Tennessee Gov. Bill Lee delivers his State of the State Address in the House Chamber, Monday, Feb. 3, 2020, in Nashville, Tenn. (AP Photo/Mark Humphrey)

NASHVILLE — While Gov. Bill Lee is proposing to spend an additional $117 million on educators' pay in his new budget, with his administration projecting it would generate a 4% salary increase, Tennessee Education Association officials say the percentage increase will be less.

The Republican governor announced the proposal Monday night during his annual State of the State address to the GOP-led General Assembly. He called it the state's "largest investment in K-12 teacher salaries in Tennessee history."

But Beth Brown, president of the Tennessee Education Association, later said "this investment of $117 million into the Basic Education Program funding formula is not actually going to be the 4% that the governor is projecting for Tennessee's educators."

The Grundy County teacher said "it becomes even more of an issue for those rural districts who don't have the tax base to make up for what the state's not funding." Last year, Brown noted, there was a "lot of talk how much money the state had been sending in state raises over the past five years. And I told them I've not gotten anything."

A major problem with Lee's proposal, Brown and others say, is a 2014 change in the state's State Minimum Salary Schedule. It was pushed by then-Gov. Bill Haslam's administration and his education commissioner, Kevin Huffman, said Jim Wrye, the teachers union's communications and government affairs chief.

Weakening the minimum requirement meant state funding didn't translate into what the public and teachers in a number of rural districts thought it would be, said Wrye, noting the situation persists now.

Brown called it a "really nice talking point, it's a lofty idea that Tennessee's teachers are going to get a 4% raise. But that's not actually going to happen."

She said it underscores the need to revise the state's Basic Education Program funding formula, which distributes state tax dollars for K-12 education across more than 100 school districts, based on a county's relative wealth or lack thereof.

Because rural counties don't have the tax base enjoyed by their urban and suburban counterparts, Brown said, a number of teachers in recent years have received little to nothing in the way of salary increases.

"Our distressed counties are going to have a hard time with it still," she added. "And I know the governor has a heart for those rural counties — and I appreciate that because I'm one of those rural educators."

But Brown said she was pleased by Lee's announcement of another K-12 initiative that calls for addressing the State Minimum Salary Schedule with the governor telling lawmakers he is recommends boosting it from $36,000 to $40,000 over the next two years "so that no Tennessee teacher is making less than $40,000 per year.

"This change to the salary schedule will reward teachers across the state while also making the teaching profession even more appealing to young people considering the high call of becoming an educator," Lee said.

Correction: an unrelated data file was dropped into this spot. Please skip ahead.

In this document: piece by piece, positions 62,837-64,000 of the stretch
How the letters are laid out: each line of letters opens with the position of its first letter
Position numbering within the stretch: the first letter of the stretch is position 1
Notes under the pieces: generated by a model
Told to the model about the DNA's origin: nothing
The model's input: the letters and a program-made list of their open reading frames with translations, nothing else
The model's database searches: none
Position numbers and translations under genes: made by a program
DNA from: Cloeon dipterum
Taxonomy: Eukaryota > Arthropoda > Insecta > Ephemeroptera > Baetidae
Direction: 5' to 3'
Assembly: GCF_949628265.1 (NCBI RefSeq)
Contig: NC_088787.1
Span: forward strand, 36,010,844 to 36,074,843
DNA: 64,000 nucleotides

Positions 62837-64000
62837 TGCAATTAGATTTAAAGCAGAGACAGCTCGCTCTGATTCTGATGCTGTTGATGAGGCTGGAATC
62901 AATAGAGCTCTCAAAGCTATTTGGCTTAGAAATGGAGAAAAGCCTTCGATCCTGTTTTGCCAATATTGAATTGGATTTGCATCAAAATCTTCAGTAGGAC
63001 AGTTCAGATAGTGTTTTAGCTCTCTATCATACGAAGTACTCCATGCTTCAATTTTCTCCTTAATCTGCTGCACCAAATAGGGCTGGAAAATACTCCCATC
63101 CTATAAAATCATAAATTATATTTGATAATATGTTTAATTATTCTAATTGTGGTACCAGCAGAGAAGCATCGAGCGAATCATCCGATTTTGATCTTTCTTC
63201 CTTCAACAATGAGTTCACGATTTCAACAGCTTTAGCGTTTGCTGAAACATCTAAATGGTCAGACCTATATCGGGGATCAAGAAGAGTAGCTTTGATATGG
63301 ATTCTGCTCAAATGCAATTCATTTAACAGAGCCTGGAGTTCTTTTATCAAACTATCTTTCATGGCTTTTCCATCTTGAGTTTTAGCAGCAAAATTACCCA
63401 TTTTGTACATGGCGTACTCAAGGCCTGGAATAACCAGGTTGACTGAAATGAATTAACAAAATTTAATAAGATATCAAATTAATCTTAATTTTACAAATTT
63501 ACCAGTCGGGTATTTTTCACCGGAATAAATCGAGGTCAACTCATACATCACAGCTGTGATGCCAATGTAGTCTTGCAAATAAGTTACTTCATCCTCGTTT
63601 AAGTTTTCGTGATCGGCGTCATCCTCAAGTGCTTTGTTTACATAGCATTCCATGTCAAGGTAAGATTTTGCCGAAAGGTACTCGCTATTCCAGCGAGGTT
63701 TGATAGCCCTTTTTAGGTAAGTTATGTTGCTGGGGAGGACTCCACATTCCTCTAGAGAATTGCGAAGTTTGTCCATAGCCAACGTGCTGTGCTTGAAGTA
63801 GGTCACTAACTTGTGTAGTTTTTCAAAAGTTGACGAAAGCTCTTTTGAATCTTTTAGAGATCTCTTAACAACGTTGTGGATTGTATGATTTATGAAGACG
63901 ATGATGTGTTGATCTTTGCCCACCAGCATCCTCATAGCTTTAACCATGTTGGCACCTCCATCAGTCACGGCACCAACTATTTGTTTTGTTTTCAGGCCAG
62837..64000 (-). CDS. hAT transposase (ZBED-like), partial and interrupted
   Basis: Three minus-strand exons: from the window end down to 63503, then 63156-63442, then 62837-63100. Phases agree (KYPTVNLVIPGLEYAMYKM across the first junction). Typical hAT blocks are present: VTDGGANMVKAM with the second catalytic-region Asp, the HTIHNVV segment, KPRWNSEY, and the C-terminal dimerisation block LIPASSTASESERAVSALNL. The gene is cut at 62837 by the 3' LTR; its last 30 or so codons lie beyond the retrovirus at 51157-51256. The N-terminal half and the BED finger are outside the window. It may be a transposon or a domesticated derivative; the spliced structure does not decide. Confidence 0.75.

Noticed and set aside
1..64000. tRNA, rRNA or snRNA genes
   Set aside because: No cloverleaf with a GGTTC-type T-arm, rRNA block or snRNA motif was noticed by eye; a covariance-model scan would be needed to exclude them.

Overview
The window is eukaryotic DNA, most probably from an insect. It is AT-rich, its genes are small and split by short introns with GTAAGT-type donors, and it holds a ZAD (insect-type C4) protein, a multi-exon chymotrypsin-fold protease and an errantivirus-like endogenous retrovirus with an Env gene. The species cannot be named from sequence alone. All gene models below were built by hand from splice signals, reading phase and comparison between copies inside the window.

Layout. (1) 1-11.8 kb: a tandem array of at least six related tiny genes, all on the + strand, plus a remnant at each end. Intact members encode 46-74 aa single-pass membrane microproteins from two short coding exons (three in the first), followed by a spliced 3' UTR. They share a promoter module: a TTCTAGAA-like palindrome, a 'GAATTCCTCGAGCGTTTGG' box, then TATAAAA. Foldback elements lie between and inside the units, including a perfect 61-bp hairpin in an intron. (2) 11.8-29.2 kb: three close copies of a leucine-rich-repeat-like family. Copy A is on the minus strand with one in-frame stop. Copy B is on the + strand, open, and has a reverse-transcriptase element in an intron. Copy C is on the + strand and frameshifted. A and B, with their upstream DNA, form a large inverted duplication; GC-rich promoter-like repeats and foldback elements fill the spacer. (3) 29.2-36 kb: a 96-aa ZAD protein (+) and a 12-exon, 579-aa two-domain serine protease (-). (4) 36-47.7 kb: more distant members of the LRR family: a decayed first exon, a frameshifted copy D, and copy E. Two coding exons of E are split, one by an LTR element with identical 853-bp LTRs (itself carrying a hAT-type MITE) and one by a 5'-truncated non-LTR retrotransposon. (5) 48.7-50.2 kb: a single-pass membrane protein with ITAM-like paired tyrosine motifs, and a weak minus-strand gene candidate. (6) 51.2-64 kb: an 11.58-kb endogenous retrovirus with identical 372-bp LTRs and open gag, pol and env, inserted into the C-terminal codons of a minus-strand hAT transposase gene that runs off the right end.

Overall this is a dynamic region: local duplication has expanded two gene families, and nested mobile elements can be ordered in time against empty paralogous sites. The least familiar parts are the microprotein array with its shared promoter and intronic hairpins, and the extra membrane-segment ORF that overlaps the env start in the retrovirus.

Brown called it "really encouraging that they're going to be infusing funds into the minimum salary schedule. That is going to help. TEA's very concerned about the fact that people are not coming into the profession."

She said in districts such as hers, "you can go 40 minutes in any direction and get between a $4,000 and $10,000 raise and better benefits. Having an increased minimum salary schedule is going to help."

Legislative Democrats, meanwhile, are calling for the state to inject an additional $1.5 billion annually into education. Senate Minority Leader Jeff Yarbro, D-Nashville, said the governor's education proposals don't do enough given booming revenues and state surpluses.

Yarbro said Tennesseans "want to hear a bolder vision," not just on education but other issues.

He said the governor's proposal for spending $600 million in recurring and one-time money for K-12 education — including $250 million in one-time money for a new K-12 Mental Health Trust Fund to help students with assessments and help — is really an "early and modest step" considering the state's education needs and the state government's abilities.

The senator also took Lee to task on health spending, saying a number of things the governor's attempting to do could be achieved by expanding TennCare to an estimated 300,000 adult Tennesseans under the Affordable Care Act. It would help people as well as rural hospitals and providers, Yarbro said.

Lee has submitted a request for a federal waiver of federal Medicaid rules to convert most of TennCare's funding into a modified block grant. Seema Verma, the head of the U.S. Centers for Medicare and Medicaid Services, threw that into doubt last week when she announced new guidance to states on block grants. She said the agency is interested in hearing block grant proposals from states that did expand Medicaid under the Affordable Care Act but only in terms of the expanded population.

Lee says he is hopeful Tennessee's block grant proposal for the traditional Medicaid population remains viable for consideration.

Tennessee lawmakers will begin taking a deeper look at Lee's overall budget proposal starting Tuesday, when the Senate Finance Committee, chaired by Sen. Bo Watson, R-Hixson, hears Lee budget officials make their presentation.

Contact Andy Sher at or 615-255-0550. Follow him on Twitter @AndySher1.